I spend too much time alone, which means I spend too much time on the Internet. I don't care about eBay or TMZ or Professor Bonk's House of Coeds. Instead I focus on blogs that discuss U.S. politics from a pro-Democratic slant. I started when Trent Lott detonated his mouth and blew up his career. Do you remember? (It involved a senator named Strom Thurmond who was 100 years old, had orange hair and ran for president as a racist.) Iraq hadn't happened yet, or not quite. Nasty right-wing bills sailed through Congress on one-vote margins. All so long ago. A decade.
Now Lott is gone, George W. is gone, Tom DeLay is gone. But I'm still here. It's been a tough 10 years of wading through “your” for “you're” and “its” for “it's.” I don't think I'll ever stop, which is sad. I don't think I've gained anything either. At the start I printed out and devoured the news articles recommended by Kevin Drum and Matthew Yglesias. I knew the score about Curveball, Doug Feith's private intelligence shop and the course of the Iraqi occupation. But that was the start, the first couple of years.
After 2004 I quit reading the news proper and settled for the back-and-forth between liberal and conservative blogs. Yes, I can stir myself to do research—for example, when I'm writing about an election. But my two years as a news junkie are done. Instead I'm addicted to something else. Most politics on the Internet takes this form: “Can you believe what that guy over there just said?” That's what I'm addicted to.
For instance, the other day I spent two minutes reading a post about an op-ed piece by Bobby Jindal, the alleged policy intellectual who is governor of Louisiana. The piece was supposed to propose a bold new program for today's up-from-the-ashes Republican Party. Instead it offered up term limits, a balanced-budget amendment and other items from the same-old same old. The post deriding Jindal was the third I've read about that very same op-ed piece. What have I learned? That Jindal may not be as smart as his boosters say, or that Republicans as a whole can't tell new ideas from old, or that daring op-ed pieces by incumbent politicians tend to go easy on the daring part.
Of course, the third claim is pretty much of a truism, the second is something I've taken for granted since 1989, and the first claim—well, I could have gathered up the two minutes I spent reading the post, the five minutes I spent reading the other two posts, and the minute and a half I just spent scanning a post about Dinesh D'Souza (apparently his film, 2016: Obama's America, remains a piece of shit even months after its release) and bundled all that time together into a quick read of an article describing what Jindal has done as governor of his state. Something about teaching creationism in schools, am I right?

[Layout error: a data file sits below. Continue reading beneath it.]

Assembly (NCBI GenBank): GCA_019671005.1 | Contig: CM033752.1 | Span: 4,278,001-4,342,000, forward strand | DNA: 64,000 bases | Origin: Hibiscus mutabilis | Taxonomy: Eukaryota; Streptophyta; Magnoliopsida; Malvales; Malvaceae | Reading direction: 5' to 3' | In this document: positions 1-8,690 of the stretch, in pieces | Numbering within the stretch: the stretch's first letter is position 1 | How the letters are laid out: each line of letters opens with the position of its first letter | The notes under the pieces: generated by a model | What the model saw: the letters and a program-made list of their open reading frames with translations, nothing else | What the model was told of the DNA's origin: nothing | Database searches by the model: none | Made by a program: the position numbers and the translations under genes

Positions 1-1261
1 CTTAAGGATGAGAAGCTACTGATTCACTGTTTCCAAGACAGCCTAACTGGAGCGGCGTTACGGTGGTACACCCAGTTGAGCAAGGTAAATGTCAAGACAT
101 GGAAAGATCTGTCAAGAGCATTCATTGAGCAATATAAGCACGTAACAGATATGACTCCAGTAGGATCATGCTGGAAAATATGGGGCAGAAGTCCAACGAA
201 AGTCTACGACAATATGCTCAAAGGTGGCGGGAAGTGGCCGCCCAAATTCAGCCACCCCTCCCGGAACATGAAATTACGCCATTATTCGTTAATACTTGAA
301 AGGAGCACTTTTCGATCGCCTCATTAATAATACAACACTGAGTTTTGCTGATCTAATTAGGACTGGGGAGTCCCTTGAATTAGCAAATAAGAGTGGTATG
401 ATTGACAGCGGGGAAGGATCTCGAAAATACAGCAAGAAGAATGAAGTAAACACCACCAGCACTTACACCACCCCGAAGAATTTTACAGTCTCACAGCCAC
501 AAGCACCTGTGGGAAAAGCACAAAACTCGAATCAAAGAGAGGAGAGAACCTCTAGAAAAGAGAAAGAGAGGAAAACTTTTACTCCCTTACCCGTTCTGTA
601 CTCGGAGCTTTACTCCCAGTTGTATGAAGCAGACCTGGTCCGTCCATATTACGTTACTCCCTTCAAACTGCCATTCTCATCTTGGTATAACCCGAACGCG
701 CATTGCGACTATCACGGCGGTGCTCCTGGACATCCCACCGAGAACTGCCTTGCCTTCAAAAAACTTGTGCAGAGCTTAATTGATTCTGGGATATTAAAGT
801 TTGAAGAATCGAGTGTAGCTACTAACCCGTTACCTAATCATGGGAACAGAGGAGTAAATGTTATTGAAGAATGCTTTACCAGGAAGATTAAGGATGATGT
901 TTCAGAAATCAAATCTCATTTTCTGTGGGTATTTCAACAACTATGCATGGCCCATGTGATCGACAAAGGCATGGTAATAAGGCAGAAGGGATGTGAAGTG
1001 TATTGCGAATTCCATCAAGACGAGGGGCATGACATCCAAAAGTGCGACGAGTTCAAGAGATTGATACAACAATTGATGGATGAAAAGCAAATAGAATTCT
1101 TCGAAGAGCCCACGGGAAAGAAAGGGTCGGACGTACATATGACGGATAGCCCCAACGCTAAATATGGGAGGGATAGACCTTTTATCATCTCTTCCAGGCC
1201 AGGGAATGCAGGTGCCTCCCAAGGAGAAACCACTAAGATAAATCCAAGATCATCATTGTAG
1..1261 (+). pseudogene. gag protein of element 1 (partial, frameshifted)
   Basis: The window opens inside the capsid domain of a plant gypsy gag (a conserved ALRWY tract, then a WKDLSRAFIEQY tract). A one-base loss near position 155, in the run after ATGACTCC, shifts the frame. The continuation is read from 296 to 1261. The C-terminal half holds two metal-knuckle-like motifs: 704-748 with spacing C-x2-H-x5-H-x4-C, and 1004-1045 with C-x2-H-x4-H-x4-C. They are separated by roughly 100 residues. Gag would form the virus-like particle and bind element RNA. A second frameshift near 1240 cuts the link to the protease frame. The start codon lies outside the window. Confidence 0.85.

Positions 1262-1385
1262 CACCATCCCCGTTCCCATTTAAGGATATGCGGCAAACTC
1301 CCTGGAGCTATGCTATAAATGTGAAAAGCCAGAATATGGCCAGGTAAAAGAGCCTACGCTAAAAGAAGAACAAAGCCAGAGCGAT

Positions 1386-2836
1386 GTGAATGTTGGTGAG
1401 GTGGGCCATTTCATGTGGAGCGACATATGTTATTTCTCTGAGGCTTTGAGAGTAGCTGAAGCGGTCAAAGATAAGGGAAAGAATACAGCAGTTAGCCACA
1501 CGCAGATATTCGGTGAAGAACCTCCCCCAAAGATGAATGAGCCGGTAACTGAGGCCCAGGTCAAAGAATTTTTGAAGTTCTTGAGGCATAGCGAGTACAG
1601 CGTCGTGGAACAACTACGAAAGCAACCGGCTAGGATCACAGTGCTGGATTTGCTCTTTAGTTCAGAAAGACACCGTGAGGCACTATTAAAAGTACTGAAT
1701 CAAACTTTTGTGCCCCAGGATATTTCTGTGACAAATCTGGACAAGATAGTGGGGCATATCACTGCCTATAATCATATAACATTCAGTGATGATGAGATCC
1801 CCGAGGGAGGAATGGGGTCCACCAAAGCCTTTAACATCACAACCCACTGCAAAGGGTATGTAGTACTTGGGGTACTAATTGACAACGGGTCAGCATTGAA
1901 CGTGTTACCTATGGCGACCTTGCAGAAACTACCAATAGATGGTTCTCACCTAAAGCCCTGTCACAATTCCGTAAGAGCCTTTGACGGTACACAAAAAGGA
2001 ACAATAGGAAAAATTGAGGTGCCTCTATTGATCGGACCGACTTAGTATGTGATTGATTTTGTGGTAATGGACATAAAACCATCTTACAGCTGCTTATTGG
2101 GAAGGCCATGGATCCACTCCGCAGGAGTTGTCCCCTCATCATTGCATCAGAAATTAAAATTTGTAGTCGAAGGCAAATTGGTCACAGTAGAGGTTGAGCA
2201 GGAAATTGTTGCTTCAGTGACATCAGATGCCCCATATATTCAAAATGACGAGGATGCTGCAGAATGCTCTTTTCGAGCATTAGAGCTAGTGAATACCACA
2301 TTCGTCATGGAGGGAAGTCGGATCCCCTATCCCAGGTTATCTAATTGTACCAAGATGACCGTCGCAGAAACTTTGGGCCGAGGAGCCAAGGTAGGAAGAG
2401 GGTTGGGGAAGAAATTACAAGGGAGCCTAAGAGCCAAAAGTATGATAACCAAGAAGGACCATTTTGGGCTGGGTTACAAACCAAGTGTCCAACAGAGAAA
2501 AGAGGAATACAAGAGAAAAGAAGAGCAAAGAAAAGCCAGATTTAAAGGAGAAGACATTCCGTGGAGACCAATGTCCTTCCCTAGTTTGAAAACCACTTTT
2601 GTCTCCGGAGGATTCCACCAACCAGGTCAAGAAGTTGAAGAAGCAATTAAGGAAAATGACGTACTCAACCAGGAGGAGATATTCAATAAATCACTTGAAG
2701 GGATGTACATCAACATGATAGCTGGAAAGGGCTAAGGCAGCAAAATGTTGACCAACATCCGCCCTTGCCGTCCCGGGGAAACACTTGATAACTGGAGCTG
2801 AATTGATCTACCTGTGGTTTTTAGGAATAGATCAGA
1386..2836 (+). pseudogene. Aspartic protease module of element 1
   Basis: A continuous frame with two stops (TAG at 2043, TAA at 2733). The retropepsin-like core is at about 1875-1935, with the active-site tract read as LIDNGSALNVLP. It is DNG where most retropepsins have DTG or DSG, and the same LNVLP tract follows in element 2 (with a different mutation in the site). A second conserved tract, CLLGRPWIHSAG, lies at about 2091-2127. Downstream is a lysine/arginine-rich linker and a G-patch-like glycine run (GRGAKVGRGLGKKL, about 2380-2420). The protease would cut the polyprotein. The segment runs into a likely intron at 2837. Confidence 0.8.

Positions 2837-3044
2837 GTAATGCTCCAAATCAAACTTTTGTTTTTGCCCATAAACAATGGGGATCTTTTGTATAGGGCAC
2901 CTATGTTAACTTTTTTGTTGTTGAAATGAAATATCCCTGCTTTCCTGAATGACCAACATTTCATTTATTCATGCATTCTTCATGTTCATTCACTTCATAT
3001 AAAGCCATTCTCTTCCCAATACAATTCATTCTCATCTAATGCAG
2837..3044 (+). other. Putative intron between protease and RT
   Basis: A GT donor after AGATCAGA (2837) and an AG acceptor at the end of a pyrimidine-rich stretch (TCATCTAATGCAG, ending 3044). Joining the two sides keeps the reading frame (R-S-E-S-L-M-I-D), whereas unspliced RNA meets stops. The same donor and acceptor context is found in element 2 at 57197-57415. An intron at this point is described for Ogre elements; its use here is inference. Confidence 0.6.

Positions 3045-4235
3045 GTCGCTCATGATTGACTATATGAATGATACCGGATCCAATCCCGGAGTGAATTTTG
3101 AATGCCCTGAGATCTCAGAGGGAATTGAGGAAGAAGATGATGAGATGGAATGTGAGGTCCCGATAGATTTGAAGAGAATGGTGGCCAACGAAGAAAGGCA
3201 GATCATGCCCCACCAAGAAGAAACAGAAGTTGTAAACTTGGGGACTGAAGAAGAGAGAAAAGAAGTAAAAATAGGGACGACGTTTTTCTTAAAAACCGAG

The hell with it, I'm not really interested. I mean, I could gather together a Jindal dossier and dope out some well-founded thoughts on what he's up to, on the man and his capabilities, on the course of his career and what it means to today's right. But I'd have to be paid to do that. What I like is the look-and-point. Look over there, what an asshole. Jindal, Erick Erickson, our old favorite Rush Limbaugh, whoever.
There's always material and I never get tired of it, but God forbid some intelligent foreigner wants me to explain the two parties' negotiating positions regarding the fiscal cliff. All I could do is steer them to Jonathan Chait's blog at New York and tell them that whatever he's saying is what I would say if I thought for a bit. (I might also point them to Paul Krugman. But he's a brand name and I want to look like I have some independence. So, okay, Jonathan Chait.)
This is after hours and hours, days and days, weeks and weeks, months and months, years and years... What I'm trying to say is, it's after a decade-long self-imposed sentence of doing nothing much except reading about my nation's political life. Fuck! I didn't learn anything. I don't even remember my arguments for why Colin Powell had to be full of shit when he said he wasn't to blame for his United Nations speech. They're almost there, but not quite. They're buried under the years and under a heap of minor outrages that came and never quite went. That heap takes up most of my mind.
I don't say all liberal readers of the Internet are like that, or even most. I don't say their conservative counterparts are like that. But I suspect that the great majority of people who follow politics via the Internet are kind of like that. It's just that I'm more so, and I need help.
And now Rep. Louie Gohmert (R-TX) will say something dumb.